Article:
Chevy has officially unveiled the new Corvette and, in the process, upped the ante for the rest of Detroit in a big way. The huge news that the C8 would finally become a true mid-engined supercar has been swirling online for years and most fans are stoked to discover that in this case, the rumors were right.
With a claimed 0-60 time under three seconds and a price tag under $60,000 for the base model, the C8 Corvette almost sounds too good to be true. And plenty of critics have quickly jumped on the concept that there is simply no way that a car can be built with so much power for so low a cost and still maintain any semblance of reliability.
But a mid-engined layout is ideal for performance—if not for practicality—so much so that almost every manufacturer has tried their hand at the design over the decades. Keep scrolling for 10 attempts that were built to crumble and 10 that are worth every dollar, even today.
20 Built to Crumble: Lotus Elise
There's no debating that the Lotus Elise is one of the most spectacular driver's cars in the world. Ever since Colin Chapman instilled the company with the ethos that light weight was king, Lotus has churned out nimble little cars that can take tight turns with the best. But Lotus has never built cars that are sturdy and reliable, and the Elise is no exception.
19 Built to Crumble: Jaguar XJ220
Jaguar took the world by storm with the XJ220 supercar, which was the fastest car in the world for a few years in the 1990s. But combining Jaguar's notoriously low build quality with supercar-level power output from a complex twin-turbocharged engine isn't a recipe for a car that's going to run reliably for a long time.
18 Built to Crumble: Pontiac Fiero
The Pontiac Fiero could have been so great—and that's exactly what makes it so sad. Instead of creating a true mid-engined sports car, GM produced a slow and heavy imitator. The worst part about the Fiero is that it's as unreliable as it is uninspired, with a tendency towards catching on fire that makes its name slightly ironic.
17 Built to Crumble: Audi R8
The Audi R8 is a stunning car to look at, as evidenced by its cameo in the MCU, and also a stunning car to drive, as evidenced by none other than Jacky Ickx calling it "the best handling road car today" during its first generation. But everything positive about the R8 is balanced out by the fact that it was truly a parts-bin special that's made many Audi mechanics wealthy men.
16 Built to Crumble: Porsche 914
Porsche has long maintained a commitment to offering an entry-level product in their lineup, going all the way back to the 912 in the 1960s. Continuing through to the 914, 944, Boxster, and Cayman, this tradition has been solid all around. But among the crowd, the 914 stands out as the least reliable, coming from years when rust was a huge issue and VW-sourced parts weren't the best.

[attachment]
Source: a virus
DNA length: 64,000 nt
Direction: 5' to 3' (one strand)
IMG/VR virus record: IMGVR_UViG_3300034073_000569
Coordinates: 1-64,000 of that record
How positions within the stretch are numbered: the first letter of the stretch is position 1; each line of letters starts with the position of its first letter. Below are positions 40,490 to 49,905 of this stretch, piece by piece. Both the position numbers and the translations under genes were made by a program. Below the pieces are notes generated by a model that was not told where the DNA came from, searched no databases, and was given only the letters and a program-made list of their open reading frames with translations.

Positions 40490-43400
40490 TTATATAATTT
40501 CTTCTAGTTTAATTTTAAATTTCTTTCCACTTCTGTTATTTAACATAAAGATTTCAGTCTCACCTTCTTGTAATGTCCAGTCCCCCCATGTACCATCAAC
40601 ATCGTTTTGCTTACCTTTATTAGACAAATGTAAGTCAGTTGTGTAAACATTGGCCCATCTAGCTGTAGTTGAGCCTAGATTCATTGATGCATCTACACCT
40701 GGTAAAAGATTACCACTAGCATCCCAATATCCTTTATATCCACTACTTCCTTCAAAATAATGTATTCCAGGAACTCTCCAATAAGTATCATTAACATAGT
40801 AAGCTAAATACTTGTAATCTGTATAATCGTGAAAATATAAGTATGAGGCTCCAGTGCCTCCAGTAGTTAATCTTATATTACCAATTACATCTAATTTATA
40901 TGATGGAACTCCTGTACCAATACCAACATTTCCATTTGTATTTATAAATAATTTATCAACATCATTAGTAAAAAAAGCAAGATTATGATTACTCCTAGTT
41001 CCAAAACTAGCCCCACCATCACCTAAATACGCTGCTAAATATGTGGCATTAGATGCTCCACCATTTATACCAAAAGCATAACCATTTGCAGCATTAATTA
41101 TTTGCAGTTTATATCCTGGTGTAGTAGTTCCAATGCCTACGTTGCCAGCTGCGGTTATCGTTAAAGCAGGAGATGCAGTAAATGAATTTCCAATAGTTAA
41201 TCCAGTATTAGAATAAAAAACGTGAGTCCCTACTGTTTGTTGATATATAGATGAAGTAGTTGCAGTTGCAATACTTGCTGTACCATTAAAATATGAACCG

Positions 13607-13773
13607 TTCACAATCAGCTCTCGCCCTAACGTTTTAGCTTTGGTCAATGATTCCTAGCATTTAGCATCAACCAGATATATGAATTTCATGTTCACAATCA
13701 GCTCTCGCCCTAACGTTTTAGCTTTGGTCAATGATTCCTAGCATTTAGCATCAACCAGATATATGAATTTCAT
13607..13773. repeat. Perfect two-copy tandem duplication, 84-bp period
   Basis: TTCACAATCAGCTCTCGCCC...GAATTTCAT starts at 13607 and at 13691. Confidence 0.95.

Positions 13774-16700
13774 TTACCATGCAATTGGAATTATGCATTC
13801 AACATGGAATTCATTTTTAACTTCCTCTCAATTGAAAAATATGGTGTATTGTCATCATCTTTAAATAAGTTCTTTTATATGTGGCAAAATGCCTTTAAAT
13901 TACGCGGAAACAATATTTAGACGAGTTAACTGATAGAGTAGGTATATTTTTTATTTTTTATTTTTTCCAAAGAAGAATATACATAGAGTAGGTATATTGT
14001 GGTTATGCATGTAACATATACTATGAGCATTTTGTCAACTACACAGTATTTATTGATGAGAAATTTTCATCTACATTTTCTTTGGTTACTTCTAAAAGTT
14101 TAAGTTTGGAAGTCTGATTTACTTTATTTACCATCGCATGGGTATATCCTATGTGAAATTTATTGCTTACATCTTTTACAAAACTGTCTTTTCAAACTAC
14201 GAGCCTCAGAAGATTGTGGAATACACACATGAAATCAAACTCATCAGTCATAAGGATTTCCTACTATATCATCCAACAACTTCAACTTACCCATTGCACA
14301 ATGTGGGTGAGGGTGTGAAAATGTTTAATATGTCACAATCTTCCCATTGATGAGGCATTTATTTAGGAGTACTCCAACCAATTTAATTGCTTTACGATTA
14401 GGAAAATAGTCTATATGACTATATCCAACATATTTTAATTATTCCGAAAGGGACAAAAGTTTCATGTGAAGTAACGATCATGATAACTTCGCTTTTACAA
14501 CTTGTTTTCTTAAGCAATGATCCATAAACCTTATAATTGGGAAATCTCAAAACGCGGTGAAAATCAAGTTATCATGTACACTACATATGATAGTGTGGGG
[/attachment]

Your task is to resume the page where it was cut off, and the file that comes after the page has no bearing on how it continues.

15 Built to Crumble: Alfa Romeo 4C
On paper, the Alfa Romeo 4C sounds great. Combining angular, futuristic looks with carbon-fiber construction and a lightweight, punchy engine typically results in a car that people will love. However, Alfa Romeo has always struggled with reliability and build quality, something the 4C's sales figures reveal may still be a problem.
14 Built to Crumble: Lamborghini Veneno
When someone buys a million-dollar sports car, they expect it to run flawlessly—even if they don't rack up many miles behind the wheel. The Lamborghini Veneno is one of the world's rarest contemporary cars, though Lambo fans sure weren't happy when all 13 examples were recalled due to a propensity for catching on fire (a flaw which was shared with the Aventador).
13 Built to Crumble: Fiat X1/9
Fiat is another auto manufacturer from Italy that has always struggled to build reliable cars—though they haven't exactly built a ton of mid-engined vehicles. The X1/9 that left factories from 1972 to 1989 was exactly the kind of affordable, lightweight sports car that could have been a true classic. Unfortunately, reliability issues plagued the X1/9 from the get-go.
12 Built to Crumble: New Acura NSX
Acura and its parent company Honda have always had a legendary reputation for reliability. The original NSX—a mid-engined sports car intended to beat Ferrari at their own game—was no exception. However, the latest generation of the NSX seems to have lost the thread somewhere before hitting the market as a hybrid-electric, mid-engined sports cars with all-wheel drive and a price tag well into the hundreds of thousands of dollars.